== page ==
Jan 17, 2014. 03:39 AM | 1 Like Like |Link to Comment
  • My Core Holdings With High Total Return Estimations [View article]
    Thanks for reading, Pkan. Target looks like it'd drop lower based on daily technical chart.
    Jan 17, 2014. 03:36 AM | Likes Like |Link to Comment
  • Identifying The Core Holdings In My Whistler Income And Growth Portfolio [View article]
    Inz,

    As long as beginners have gained some experience and feel comfortable, they can certainly benefit from utilizing the TFSA. For me, I'm comfortable with buying only large companies at proper valuations in there which have good future prospects. All of them pay a dividend.
    Jan 12, 2014. 05:01 PM | 1 Like Like |Link to Comment
  • Identifying The Core Holdings In My Whistler Income And Growth Portfolio [View article]
    Thanks for sharing, Kevin. Good reminders.
    Jan 10, 2014. 03:45 AM | Likes Like |Link to Comment
  • Portfolio New Year's Resolutions [View instapost]
    Writing it down and you already win half of the battle!

    For me, I need to work on trading less as well. $290 last quarter. Yikes! (But then I like to think that the commission cost is taken in by the transaction. I look at each transaction individually, so that if it's a capital gain, the $10 transaction fee is part of the cost for taking that gain.) Cuz capital gains taken can equal years of dividends.

    I also need to do more 6, 7 & 8.
    Jan 9, 2014. 02:51 AM | Likes Like |Link to Comment
  • Building A Portfolio Part 3: Due Diligence [View article]
    But buying before ex-dividend date means you're paying tax on the dividend (if bought not in tax-sheltered/deferred account). The day when dividend is paid, usually price of stock drops. Maybe slightly better entry point then?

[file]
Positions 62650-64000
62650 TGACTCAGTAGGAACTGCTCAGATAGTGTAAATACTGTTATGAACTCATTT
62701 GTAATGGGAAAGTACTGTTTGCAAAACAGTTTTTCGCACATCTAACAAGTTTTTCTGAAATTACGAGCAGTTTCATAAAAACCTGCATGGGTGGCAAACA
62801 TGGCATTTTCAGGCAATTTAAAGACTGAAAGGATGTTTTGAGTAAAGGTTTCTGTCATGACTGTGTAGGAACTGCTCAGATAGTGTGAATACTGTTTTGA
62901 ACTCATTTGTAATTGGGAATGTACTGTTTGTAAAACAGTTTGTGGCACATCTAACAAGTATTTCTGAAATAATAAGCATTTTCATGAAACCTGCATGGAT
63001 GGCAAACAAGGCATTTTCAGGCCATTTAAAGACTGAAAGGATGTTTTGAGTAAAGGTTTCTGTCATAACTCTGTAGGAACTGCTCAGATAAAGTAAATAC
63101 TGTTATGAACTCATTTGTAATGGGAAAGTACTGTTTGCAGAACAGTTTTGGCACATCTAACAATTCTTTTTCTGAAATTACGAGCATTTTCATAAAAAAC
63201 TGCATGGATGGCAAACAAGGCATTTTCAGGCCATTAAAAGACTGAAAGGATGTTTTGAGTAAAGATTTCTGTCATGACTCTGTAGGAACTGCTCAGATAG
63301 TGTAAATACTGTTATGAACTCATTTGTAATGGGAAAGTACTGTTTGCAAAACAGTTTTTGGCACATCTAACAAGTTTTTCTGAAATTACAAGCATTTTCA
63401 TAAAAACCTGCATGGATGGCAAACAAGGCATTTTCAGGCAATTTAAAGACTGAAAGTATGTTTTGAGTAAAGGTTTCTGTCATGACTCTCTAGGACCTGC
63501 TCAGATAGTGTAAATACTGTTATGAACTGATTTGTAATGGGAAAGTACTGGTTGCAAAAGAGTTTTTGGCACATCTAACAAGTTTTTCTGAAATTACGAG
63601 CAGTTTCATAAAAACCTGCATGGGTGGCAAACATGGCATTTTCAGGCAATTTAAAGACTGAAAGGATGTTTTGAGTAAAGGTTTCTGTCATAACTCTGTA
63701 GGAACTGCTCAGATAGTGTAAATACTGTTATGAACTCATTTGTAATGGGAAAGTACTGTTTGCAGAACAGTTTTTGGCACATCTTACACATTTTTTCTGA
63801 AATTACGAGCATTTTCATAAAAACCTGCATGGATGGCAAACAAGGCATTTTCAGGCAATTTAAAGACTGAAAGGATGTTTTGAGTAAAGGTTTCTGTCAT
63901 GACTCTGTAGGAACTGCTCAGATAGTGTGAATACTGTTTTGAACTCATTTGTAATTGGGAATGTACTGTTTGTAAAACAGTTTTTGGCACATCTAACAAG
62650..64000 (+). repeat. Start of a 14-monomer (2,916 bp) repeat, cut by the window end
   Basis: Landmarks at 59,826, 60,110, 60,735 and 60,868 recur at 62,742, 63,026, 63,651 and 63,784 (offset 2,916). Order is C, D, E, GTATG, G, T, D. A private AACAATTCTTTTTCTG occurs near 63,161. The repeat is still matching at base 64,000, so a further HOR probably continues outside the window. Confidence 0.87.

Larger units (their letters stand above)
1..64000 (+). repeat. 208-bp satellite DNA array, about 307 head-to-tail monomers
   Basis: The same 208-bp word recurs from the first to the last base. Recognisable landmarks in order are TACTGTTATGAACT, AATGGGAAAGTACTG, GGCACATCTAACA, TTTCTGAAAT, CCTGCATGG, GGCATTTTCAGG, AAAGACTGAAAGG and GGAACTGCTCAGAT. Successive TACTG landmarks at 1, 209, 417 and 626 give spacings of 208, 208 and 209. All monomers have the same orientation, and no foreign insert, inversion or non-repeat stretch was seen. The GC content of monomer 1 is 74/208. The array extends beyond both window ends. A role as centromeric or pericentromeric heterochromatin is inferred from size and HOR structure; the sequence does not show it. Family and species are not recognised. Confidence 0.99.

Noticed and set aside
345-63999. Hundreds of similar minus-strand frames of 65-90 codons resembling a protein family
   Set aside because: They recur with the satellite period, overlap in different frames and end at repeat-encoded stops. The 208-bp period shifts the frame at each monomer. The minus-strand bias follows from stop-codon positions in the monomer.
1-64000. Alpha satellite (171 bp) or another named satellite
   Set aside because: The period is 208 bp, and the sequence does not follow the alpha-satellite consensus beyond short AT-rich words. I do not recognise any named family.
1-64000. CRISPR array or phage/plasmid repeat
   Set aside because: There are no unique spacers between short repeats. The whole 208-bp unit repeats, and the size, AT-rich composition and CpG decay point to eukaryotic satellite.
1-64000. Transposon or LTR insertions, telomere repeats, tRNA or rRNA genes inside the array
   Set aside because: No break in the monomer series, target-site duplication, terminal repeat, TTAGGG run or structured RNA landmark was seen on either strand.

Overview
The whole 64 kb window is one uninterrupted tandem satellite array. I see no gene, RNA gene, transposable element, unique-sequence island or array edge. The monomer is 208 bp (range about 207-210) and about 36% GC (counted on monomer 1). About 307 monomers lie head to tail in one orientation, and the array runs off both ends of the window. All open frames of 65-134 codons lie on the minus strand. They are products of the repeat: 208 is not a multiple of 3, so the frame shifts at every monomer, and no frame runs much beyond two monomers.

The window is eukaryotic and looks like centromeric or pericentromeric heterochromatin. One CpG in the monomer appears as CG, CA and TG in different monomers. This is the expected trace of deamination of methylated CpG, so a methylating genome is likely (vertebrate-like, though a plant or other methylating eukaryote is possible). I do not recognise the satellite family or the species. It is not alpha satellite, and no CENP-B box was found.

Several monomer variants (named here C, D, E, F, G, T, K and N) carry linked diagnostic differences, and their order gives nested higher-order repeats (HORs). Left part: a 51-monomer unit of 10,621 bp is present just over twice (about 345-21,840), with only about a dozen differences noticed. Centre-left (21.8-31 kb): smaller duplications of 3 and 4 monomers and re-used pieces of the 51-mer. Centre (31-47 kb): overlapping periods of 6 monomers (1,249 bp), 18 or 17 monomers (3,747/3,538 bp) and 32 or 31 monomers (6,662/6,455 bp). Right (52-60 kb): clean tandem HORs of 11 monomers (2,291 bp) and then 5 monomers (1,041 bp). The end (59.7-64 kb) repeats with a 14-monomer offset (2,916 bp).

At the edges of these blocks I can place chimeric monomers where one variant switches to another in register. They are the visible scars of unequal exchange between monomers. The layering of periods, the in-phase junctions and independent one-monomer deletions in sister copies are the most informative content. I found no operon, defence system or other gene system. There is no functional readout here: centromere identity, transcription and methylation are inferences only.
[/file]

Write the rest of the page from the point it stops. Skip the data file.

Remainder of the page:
Jan 9, 2014. 02:43 AM | 2 Likes Like |Link to Comment
  • Building A Portfolio Part 2: Choosing A Stock [View article]
    "Companies that are considered the best in their businesses are often also good dividend growers. They are not high growth companies, but steady, mature companies with lower beta and consistent earnings." -- This is also what I'm comfortable with for making up most of my portfolio as well.

    I also like your idea for pairing up the best of breed companies.
    Jan 9, 2014. 02:41 AM | Likes Like |Link to Comment
  • Identifying The Core Holdings In My Whistler Income And Growth Portfolio [View article]
    Timmies, thanks for sharing your perspectives! I do plan to maximize my TFSA every year. As I mentioned before, I made some mistakes early on in my TFSA, and took some loss in there. I'm making that up, but slowly taking my time (as I can't rush it). I need to play *ahem*, I mean, invest according to my comfort level and risk tolerance.

    After finding out about the dividend tax credit, I now buy Canadian dividend growth stocks in my non-registered/taxable account, but place ones meant for capital gains in the TFSA. But those usually pay a growing dividend as well.

    From now on, I intend to put "high" yield US stocks in the RRSP. The others in taxable account.

    "If you own a company, the first $750,000 in capital appreciation is also tax free." Would this capital appreciation be the sale of one's company? (I don't own a company, but just curious.)
    Jan 9, 2014. 02:00 AM | Likes Like |Link to Comment
  • Identifying The Core Holdings In My Whistler Income And Growth Portfolio [View article]
    BB,

    I have come across that before. Surely something to consider. Thanks for the link. :)
    Jan 9, 2014. 01:49 AM | Likes Like |Link to Comment